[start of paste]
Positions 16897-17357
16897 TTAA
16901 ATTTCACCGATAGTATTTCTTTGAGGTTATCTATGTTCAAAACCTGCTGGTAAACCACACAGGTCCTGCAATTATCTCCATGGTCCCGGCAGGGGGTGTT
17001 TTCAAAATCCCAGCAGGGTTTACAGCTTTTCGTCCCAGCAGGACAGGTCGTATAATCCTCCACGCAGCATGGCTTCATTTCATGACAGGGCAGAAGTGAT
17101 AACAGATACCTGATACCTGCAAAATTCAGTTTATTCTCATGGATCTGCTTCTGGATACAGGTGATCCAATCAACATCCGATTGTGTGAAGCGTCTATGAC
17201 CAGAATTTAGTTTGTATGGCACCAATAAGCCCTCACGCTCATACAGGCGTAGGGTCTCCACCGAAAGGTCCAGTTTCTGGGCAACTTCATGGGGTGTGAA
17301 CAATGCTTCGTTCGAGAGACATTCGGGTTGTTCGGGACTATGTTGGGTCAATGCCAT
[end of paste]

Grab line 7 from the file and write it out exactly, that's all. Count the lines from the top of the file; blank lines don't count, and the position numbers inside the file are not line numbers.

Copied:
17301 CAATGCTTCGTTCGAGAGACATTCGGGTTGTTCGGGACTATGTTGGGTCAATGCCAT